|Pictured (from left): Warren Peacock – SECU SVP-Durham Duke Street branch, David King – SECU Board member, Rick Hester – City of Durham-Neighborhood Improvement Services, and Sam Adams – SECU SVP-SECU*RE.
State Employees’ Credit Union (SECU) and the City of Durham recently signed a Pledge of Support aimed at rehabilitating foreclosed properties in distressed neighborhoods and revitalizing the local community. The Pledge of Support goal is to develop and implement a cooperative model between the Credit Union, as a lender, and NC communities, setting a new standard in responsible stewardship of lender acquired properties. At SECU, that new standard is being set through the not-for-profit cooperative’s newly formed property management subsidiary, SECU*Real Estate (SECU*RE).
In low-wealth Durham neighborhoods, foreclosures, abandoned properties, and absentee landlords have led to a decline in safety, increased crime and lower property values, translating into a breakdown in economic growth and social equity. Helping to turn this trend around, State Employees’ Credit Union is working cooperatively with the City of Durham, Durham residents, and other stakeholders to rehabilitate a local area.
Over the last several months, Sam Adams, SECU’s Senior Vice President of SECU*RE, has worked diligently with community partners to renovate several SECU acquired properties in one Durham community. The internal and external home improvements meet and in some cases exceed the building requirements, helping to create a safe and inviting neighborhood for area renters and homeowners. The upfit also provides more energy efficient housing for residents.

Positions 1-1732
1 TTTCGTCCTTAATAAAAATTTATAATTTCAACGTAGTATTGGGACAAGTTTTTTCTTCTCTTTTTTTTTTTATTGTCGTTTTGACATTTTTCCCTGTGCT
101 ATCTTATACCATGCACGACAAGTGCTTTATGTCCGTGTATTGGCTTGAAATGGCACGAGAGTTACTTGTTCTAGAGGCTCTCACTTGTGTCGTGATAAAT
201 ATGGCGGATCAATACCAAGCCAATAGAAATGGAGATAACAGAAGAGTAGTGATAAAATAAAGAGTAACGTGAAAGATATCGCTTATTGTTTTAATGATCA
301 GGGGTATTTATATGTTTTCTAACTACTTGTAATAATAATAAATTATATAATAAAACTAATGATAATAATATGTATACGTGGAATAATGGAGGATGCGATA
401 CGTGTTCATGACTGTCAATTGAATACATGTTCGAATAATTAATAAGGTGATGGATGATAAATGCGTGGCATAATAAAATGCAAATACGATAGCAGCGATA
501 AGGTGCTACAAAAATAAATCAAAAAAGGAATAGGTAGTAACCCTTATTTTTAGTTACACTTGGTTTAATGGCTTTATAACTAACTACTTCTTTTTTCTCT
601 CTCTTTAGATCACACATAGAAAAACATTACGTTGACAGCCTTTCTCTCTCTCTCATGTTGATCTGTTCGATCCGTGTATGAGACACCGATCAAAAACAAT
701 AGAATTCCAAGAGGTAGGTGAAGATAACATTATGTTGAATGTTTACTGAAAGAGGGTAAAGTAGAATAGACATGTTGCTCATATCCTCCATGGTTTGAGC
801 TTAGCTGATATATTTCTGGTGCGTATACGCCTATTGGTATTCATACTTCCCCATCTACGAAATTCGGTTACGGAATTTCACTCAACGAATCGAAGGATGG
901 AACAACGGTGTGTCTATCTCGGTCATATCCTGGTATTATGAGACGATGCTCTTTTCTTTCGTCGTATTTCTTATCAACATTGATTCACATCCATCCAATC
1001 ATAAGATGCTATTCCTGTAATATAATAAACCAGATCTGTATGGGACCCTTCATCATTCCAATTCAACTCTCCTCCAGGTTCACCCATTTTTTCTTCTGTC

David King, a member of SECU’s Board of Directors, participated in the Pledge of Support signing. He notes, “There is a critical need to reinvest in our neighborhoods and be part of the solution for North Carolina communities. With the support of the City of Durham and other community groups, we will make a difference for the citizens of this area and use this partnership model to positively impact other neighborhoods across the state.”